A container image consists of several bundled files, which encapsulate an application. This image can be built on a local machine, be uploaded to the image registry, and then deployed on several Kubernetes pods with Kapsule. Kapsule is the managed Kubernetes service provided by Scaleway Elements. In this tutorial we are using Docker to build the containers.
- You have an account and are logged into console.scaleway.com.
- You have already created a Kubernetes Kapsule cluster, downloaded and configured the corresponding
- You have Docker and and kubectl installed on your local computer.
To be able to push and pull images in and from the private image registry, a Secret Key is required.
1 . To create an API Key for your project, click on the Credentials tab of the selected Project dashboard.
2 . Scroll down to the API Key section.
Click on Generate new API Key and a pop-up appears giving you the option of adding the API Key purpose (for internal organization). Click on Generate API Key to proceed.
The Access and Secret Key will show on your screen. Take a note of the Secret Key as it will not be recoverable.
Click OK to conclude.
Note: To complete the following steps, it is required that you have a local project with a
Dockerfileto build a container image from it. If you do not have a docker project yet, you may follow our tutorial to create the required files.
1 . Check that all required files are available to build the container image by running the
ls -l command in the directory of your project:
$ ls -l total 32 -rw-r--r-- 1 myuser staff 903 Oct 14 12:19 Dockerfile -rw-r--r-- 1 myuser staff 1080 Oct 14 12:19 LICENSE -rw-r--r-- 1 myuser staff 476 Oct 14 12:19 Makefile -rw-r--r-- 1 myuser staff 1721 Oct 14 12:19 README.md drwxr-xr-x 3 myuser staff 96 Oct 14 12:19 patches
2 . Build the Docker container image locally before pushing it to the private image registry. The parameter
-t configures the tags of the container:
$ docker build -t mycontainer:latest .
Sending build context to Docker daemon 197.6kB ... ... ... ---> c427b132b5fc Successfully built c427b132b5fc Successfully tagged mycontainer:latest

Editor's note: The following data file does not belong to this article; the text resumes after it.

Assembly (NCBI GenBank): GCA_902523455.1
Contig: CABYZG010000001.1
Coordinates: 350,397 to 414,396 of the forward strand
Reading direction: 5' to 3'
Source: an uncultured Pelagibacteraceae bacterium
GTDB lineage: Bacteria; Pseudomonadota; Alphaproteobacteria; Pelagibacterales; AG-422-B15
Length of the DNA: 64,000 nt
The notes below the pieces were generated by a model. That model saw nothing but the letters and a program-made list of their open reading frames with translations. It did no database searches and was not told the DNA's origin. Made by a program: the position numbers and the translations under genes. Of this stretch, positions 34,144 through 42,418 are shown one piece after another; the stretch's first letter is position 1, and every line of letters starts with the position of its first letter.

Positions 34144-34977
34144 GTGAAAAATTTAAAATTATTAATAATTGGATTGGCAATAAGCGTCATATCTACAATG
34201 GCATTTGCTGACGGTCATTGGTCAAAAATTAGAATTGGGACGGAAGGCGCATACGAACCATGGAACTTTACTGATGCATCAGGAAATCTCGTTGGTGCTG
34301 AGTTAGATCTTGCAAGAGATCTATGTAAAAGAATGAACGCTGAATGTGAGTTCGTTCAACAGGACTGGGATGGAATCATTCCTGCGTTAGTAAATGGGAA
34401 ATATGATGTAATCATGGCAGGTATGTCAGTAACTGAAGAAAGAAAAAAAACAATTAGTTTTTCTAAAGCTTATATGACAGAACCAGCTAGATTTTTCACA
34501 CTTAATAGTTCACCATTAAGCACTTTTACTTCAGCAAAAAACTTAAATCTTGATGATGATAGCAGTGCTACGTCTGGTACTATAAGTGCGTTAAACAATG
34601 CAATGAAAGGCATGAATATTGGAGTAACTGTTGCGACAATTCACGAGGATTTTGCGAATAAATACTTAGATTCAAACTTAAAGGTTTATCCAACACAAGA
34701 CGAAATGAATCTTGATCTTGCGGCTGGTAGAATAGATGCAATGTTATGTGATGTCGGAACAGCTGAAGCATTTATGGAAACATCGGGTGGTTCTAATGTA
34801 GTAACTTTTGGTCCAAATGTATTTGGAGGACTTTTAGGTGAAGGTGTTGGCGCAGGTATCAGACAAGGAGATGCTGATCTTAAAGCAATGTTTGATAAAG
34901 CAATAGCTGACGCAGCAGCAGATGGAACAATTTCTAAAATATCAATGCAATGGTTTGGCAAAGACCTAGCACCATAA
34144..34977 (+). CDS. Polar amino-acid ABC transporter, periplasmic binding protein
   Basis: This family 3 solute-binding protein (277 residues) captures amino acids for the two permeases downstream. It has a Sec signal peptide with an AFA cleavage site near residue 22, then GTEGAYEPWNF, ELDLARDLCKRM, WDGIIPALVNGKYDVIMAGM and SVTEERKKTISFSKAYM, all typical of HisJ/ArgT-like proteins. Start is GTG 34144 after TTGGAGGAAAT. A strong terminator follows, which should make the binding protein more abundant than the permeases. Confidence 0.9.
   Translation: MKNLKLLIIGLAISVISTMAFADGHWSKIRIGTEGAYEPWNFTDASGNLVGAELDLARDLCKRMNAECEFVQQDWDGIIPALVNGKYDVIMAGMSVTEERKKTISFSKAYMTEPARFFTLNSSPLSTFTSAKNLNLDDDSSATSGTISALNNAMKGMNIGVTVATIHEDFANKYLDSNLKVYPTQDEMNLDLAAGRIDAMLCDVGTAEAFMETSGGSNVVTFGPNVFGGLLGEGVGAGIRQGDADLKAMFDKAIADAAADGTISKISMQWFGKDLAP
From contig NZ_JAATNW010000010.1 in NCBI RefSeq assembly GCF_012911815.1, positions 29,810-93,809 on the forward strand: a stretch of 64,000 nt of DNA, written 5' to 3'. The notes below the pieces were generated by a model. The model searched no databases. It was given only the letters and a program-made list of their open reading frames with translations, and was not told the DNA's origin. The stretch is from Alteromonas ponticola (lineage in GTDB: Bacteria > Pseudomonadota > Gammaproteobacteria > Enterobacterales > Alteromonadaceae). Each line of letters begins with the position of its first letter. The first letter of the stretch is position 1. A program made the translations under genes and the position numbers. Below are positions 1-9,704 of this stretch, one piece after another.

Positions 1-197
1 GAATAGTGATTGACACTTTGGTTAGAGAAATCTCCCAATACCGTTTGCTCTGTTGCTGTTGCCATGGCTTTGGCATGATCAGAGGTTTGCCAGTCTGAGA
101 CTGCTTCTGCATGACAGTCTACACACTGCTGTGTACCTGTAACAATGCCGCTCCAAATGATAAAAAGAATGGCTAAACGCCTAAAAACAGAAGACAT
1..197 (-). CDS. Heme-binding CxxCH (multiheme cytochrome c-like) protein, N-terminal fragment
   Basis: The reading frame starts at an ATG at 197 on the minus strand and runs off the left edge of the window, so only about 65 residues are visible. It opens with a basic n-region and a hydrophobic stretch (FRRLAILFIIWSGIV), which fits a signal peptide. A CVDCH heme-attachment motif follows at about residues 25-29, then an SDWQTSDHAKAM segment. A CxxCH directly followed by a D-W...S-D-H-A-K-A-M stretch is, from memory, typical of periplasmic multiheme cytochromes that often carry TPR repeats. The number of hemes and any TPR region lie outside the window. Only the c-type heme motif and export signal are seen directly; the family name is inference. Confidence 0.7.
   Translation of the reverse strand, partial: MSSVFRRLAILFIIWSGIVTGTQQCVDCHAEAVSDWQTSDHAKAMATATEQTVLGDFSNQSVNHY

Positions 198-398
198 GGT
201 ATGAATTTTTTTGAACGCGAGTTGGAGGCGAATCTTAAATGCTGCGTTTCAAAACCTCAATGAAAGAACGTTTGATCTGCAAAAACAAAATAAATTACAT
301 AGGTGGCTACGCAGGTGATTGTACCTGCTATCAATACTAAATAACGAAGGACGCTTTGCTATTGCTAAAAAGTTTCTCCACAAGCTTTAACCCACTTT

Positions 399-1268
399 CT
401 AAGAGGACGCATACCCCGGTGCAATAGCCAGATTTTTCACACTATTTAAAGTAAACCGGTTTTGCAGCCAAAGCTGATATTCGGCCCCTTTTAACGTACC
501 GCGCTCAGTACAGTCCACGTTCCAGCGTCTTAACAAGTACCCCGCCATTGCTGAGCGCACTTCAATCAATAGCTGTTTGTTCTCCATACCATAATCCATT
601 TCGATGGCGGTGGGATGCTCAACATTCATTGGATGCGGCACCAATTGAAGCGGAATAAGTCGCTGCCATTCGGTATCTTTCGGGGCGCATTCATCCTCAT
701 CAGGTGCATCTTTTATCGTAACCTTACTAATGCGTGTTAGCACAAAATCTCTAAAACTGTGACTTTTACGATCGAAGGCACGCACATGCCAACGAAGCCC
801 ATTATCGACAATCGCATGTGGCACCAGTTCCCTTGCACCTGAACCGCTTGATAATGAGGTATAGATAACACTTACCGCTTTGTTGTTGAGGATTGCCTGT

3 . Check that the image has been added to the local Docker installation by running the
docker images command. Your newly created container image will be displayed in the list of available images:
$ docker images REPOSITORY TAG IMAGE ID CREATED SIZE mycontainer latest c427b132b5fc 22 minutes ago 1.24GB
4 . Log yourself into your Container Registry. The endpoint (for example:
rg.fr-par.scw.cloud/myregistry) of your image registry is available from your Scaleway Elements Console and depends on your configuration:
$ docker login rg.fr-par.scw.cloud/myregistry -u nologin -p $SCW_SECRET_KEY
Login Succeeded message displays once logged in.
5 . Tag the image using the
docker tag command. Make sure to replace the URL of the image registry with your personal endpoint:
$ docker tag mycontainer:latest rg.fr-par.scw.cloud/myregistry/mycontainer:latest
6 . Push the image to the image registry using the
docker push command:
$ docker push rg.fr-par.scw.cloud/myregistry/mycontainer:latest
... ... a26724645421: Pushed a30b835850bf: Pushed latest: digest: sha256:690d70e8f26cb772916c64244c86701c50f2764e42c668d4d0aaf039a9d62b47 size: 4067
To deploy the previously created container image in a Kapsule cluster, a Secret Key is required to connect to the image registry.
Note: Make sure that your Kapsule cluster is configured on your local computer before continuing.
We also suppose that all resources are living in the same Kubernetes Namespace. The default namespace is named
1 . Run
kubectl to define a secret called
registry-secret using the
$SCW_SECRET_KEY variable as follows:
$ kubectl create secret docker-registry registry-secret --docker-server=rg.fr-par.scw.cloud --docker-username=myuser --docker-password=$SCW_SECRET_KEY --firstname.lastname@example.org
Important: Only docker-server and docker-password in the command above concern the image registry.
2 . You can display the generated secret with the
kubectl get secret command. The flag
--output=yaml will return the output formatted in YAML:
$ kubectl get secret registry-secret --output=yaml
apiVersion: v1 data: .dockerconfigjson: eyJhdXRocyI6eyJyZy5mci1wYXIuc2N3LmNsb3VkIjp7InVzZXJuYW1lIjoibXl1c2VyIiwicGFzc3dvcmQiOiJkYTI0N2E0Yi1hZDk4LTQ2NGYtOTdhYy1hOGIwNTZmYjU2NWYiLCJlbWFpbCI6Im15QGVtYWlsLmNvbSIsImF1dGgiOiJiWGwxYzJWeU9tUmhNalEzWVRSaUxXRmtPVGd0TkRZMFppMDVOMkZqTFdFNFlqQTFObVppTlRZMVpnPT0ifX19 kind: Secret metadata: creationTimestamp: 2019-10-14T12:23:32Z name: registry-secret namespace: default resourceVersion: "2977046288" selfLink: /api/v1/namespaces/default/secrets/registry-secret uid: 85a69713-f239-43f3-8f00-36603c794557 type: kubernetes.io/dockerconfigjson
1 . Create a file
deployment.yaml and open it in a text-editor, e.g.
$ nano deployment.yaml
2 . Copy the following content into it, save the file and quit the text-editor.
Remember to replace
apiVersion: apps/v1 kind: Deployment metadata: name: mydeployment labels: app: mydeployment spec: replicas: 2 selector: matchLabels: app: mydeployment template: metadata: labels: app: mydeployment spec: containers: - name: mycontainer image: rg.fr-par.scw.cloud/myregistry/mycontainer:latest imagePullSecrets: - name: registry-secret
Note: In the configuration above, the secret and deployments are in the same namespace.
3 . Run
kubectl apply to apply the deployment to the cluster:
$ kubectl apply -f deployment.yaml
4 . Use the
kubectl get pods command to check the status of the deployment:
$ kubectl get pods
NAME READY STATUS RESTARTS AGE mydeployment-64c9fdd66c-66mrq 1/1 Running 0 2m mydeployment-64c9fdd66c-pwhl9 1/1 running 0 2m
As you can see in the output above, the image has been pulled successfully from the image registry and two replicas of it are running on the Kapsule cluster.
For more information how to use your private image registry with Kubernetes, refer to the official documentation.